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Important Information If You Have An Adult Child Driving A Car On Your Insurance Policy In Florida.

As the owner of a vehicle, you should be aware that you can be liable for a car accident, even if you are not the one driving. 

Adult Child On Your Insurance Policy

Let’s say you purchase a car for your 21-year-old son and they live with you. The title and insurance are under your name, and you are concerned that if the son gets into an accident, you will be liable. What should you do?

If your son is on your insurance policy, you can be held liable for the damages he causes. You can put him on his own policy, but the rates will very likely be higher. However, you would not be liable for the damages he causes. If you decide to put him on his own policy, make sure your insurance company excludes him as a driver, so you no longer have to pay for him as a driver on your policy. When you exclude him, he will not be covered to drive any cars on your policy.


Florida’s Dangerous Instrumentality Doctrine

As some of you may or may not know, Florida has a law called the Dangerous Instrumentality Doctrine that makes the title owner of a vehicle liable for injuries or damages caused to a third party by anyone who has the authority to drive the car.

One of the most common examples of the Florida dangerous instrumentality doctrine is when parents purchase a vehicle for their child but retain legal ownership of it.


Vicarious Liability

In the vast majority of cases, the cars driven by teenage or young adult drivers are actually owned by the driver’s parents. In this case, the wreck implicates the parents’ insurance policy, even though the parent was not the one driving the vehicle. Lawyers refer to this liability as “vicarious liability,” meaning that the owner of the vehicle is liable despite the fact that the owner did not cause the crash.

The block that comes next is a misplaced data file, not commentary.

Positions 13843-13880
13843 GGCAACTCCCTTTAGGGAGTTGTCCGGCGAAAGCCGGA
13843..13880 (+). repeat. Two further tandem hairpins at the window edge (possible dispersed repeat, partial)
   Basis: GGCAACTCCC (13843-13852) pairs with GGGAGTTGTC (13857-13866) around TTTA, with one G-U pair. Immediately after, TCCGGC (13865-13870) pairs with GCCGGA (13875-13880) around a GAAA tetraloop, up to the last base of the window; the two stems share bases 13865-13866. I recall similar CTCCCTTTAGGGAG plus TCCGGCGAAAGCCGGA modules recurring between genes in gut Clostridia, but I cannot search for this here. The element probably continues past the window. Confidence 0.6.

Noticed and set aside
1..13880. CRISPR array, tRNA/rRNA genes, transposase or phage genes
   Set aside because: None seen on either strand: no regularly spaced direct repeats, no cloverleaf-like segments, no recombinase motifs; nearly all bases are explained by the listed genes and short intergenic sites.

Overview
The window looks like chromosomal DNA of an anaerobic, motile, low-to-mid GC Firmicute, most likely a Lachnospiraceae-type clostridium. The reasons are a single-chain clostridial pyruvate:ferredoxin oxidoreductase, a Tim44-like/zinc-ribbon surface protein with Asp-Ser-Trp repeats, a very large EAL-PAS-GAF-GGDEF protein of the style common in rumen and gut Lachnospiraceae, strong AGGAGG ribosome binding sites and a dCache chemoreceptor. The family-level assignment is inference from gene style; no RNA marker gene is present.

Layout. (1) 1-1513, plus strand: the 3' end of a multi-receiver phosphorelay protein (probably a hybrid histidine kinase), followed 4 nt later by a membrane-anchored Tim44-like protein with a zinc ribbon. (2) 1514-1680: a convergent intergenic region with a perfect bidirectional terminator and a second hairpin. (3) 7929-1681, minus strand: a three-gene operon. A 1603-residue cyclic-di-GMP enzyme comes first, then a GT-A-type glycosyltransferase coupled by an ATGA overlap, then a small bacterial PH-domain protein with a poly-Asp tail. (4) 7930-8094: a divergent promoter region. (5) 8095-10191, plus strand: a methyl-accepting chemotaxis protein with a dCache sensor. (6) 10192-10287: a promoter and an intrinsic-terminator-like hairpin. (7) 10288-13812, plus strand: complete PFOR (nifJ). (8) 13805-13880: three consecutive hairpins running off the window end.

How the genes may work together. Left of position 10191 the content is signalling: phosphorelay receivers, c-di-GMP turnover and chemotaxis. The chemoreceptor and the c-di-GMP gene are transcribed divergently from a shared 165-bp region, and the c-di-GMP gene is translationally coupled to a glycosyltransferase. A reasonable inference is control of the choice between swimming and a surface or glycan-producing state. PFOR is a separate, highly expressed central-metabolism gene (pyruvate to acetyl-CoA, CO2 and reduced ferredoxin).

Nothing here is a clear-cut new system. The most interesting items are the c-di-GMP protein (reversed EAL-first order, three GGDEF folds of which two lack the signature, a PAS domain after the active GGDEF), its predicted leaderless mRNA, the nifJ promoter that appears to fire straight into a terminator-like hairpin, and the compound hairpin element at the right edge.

Burden of Proof

The only viable defense against a vicarious liability claim involving a dangerous instrumentality is that the person driving the car never had permission to drive the car. This issue is very rare and usually arises when the driver is a car thief. The burden to prove this defense is on the owner, and the rare successful defenses usually involve situations where the owner has made a police report prior to the wreck. 

Because Florida is a no-fault state, anyone who is involved in an accident must first look to the vehicle owner’s personal injury protection (PIP) insurance coverage, regardless of who was at fault.

However, if your damages exceed the vehicle owner’s PIP limits, you can potentially seek compensation from the at-fault party’s insurer.

Depending on the extent of your losses, you could be eligible to recover compensation for your medical treatment and care, lost income, pain and suffering, etc.


Exceptions to the Florida Dangerous Instrumentality Doctrine

1. The shop rule
2. Rental cars
3. Stolen vehicle
4. Sale of your vehicle


So, the moral of this story is that if you are listed as co-owner of any Florida motor vehicle, please understand that you can be held responsible for any injuries caused by any driver of that car, even if you do not personally give permission to the driver. So long as the driver gets permission from any owner and an accident occurs, all persons appearing on the title are potentially liable for damages.




What Should You Do If You Are In A Florida Car Accident?

1. Call the police and file a report.
2. Swap information (including any insurance information they may have).
3. Gather details.
4. Take pictures/video
5. Gather the contact information of any witnesses.
6. Seek medical care immediately for any injuries, no matter how minor you think they might be.



Joe Zarzaur is a Board Certified Civil Trial Attorney whose firm has been dedicated to promoting community safety since 2007. ZARZAUR LAW’S AREAS OF PRACTICE: Serious Personal Injury, Product Defect, Auto Accidents, Cycling Accidents, Motor Vehicle Accidents, Products Liability, Wrongful Death, Community Safety, Boat and Jet Ski Accidents, Slip and Fall Injuries, and more. Licensed in Alabama and Florida.

If you’ve been injured in a car accident, it’s important that you don’t make any rash decisions. Put yourself in the best possible position to receive the justice you deserve. It is also important to consult with a Board-Certified Trial Lawyer who has the knowledge and experience to help you. We know accidents can be stressful, and we want to make the process as easy as possible for you.

Call Zarzaur Law, P.A. today at (855) Hire-Joe for a free legal consultation or visit